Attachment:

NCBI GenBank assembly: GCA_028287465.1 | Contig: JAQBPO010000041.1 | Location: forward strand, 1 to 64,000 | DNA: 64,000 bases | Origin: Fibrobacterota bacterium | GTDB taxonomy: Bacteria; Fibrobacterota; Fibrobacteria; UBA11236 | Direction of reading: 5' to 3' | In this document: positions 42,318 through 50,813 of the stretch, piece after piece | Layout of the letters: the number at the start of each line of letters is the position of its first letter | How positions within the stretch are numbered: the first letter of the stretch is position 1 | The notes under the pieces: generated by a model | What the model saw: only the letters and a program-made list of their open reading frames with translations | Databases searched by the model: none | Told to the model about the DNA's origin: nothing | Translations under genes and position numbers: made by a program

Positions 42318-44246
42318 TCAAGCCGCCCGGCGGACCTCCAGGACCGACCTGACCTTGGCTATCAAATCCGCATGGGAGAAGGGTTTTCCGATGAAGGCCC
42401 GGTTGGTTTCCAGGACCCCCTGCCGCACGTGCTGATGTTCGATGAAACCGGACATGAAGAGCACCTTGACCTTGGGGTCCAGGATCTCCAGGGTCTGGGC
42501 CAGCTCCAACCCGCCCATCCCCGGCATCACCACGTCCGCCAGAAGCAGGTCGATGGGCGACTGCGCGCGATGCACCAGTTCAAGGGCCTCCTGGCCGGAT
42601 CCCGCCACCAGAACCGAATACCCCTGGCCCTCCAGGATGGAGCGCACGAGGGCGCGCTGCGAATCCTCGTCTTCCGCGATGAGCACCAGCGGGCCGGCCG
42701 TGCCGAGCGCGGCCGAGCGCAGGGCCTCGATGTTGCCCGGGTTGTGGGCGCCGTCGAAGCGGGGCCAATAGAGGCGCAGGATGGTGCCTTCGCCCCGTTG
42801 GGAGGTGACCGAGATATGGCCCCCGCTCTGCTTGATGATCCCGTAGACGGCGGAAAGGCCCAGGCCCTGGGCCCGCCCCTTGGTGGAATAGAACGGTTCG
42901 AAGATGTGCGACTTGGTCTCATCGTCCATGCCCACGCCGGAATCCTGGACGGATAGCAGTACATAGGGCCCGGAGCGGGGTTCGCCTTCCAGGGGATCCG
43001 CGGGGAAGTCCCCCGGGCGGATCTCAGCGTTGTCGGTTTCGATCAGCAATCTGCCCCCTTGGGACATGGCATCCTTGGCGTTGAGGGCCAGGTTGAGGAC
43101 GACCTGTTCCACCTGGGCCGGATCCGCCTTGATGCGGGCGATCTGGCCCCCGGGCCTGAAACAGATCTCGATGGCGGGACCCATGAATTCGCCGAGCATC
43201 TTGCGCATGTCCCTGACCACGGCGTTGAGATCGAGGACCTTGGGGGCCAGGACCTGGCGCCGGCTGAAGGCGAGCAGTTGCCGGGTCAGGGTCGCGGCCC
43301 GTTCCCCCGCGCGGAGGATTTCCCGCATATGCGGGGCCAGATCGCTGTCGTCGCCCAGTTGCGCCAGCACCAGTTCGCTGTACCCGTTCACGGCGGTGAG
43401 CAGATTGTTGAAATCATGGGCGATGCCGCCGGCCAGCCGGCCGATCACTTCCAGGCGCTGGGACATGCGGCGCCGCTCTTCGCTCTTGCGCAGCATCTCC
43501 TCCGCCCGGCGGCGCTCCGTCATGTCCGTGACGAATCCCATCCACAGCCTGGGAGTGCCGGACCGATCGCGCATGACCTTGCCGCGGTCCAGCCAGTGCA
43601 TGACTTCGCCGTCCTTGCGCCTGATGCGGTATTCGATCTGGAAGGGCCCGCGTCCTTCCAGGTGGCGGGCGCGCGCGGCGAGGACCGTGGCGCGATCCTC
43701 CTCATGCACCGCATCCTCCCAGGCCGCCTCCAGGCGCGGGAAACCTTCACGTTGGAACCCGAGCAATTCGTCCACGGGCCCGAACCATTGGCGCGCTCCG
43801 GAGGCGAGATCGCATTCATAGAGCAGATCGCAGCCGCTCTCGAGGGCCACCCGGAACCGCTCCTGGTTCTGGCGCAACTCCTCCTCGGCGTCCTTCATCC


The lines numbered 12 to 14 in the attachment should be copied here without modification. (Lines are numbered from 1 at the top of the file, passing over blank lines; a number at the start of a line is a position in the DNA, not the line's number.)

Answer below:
43201 TTGCGCATGTCCCTGACCACGGCGTTGAGATCGAGGACCTTGGGGGCCAGGACCTGGCGCCGGCTGAAGGCGAGCAGTTGCCGGGTCAGGGTCGCGGCCC
43301 GTTCCCCCGCGCGGAGGATTTCCCGCATATGCGGGGCCAGATCGCTGTCGTCGCCCAGTTGCGCCAGCACCAGTTCGCTGTACCCGTTCACGGCGGTGAG
43401 CAGATTGTTGAAATCATGGGCGATGCCGCCGGCCAGCCGGCCGATCACTTCCAGGCGCTGGGACATGCGGCGCCGCTCTTCGCTCTTGCGCAGCATCTCC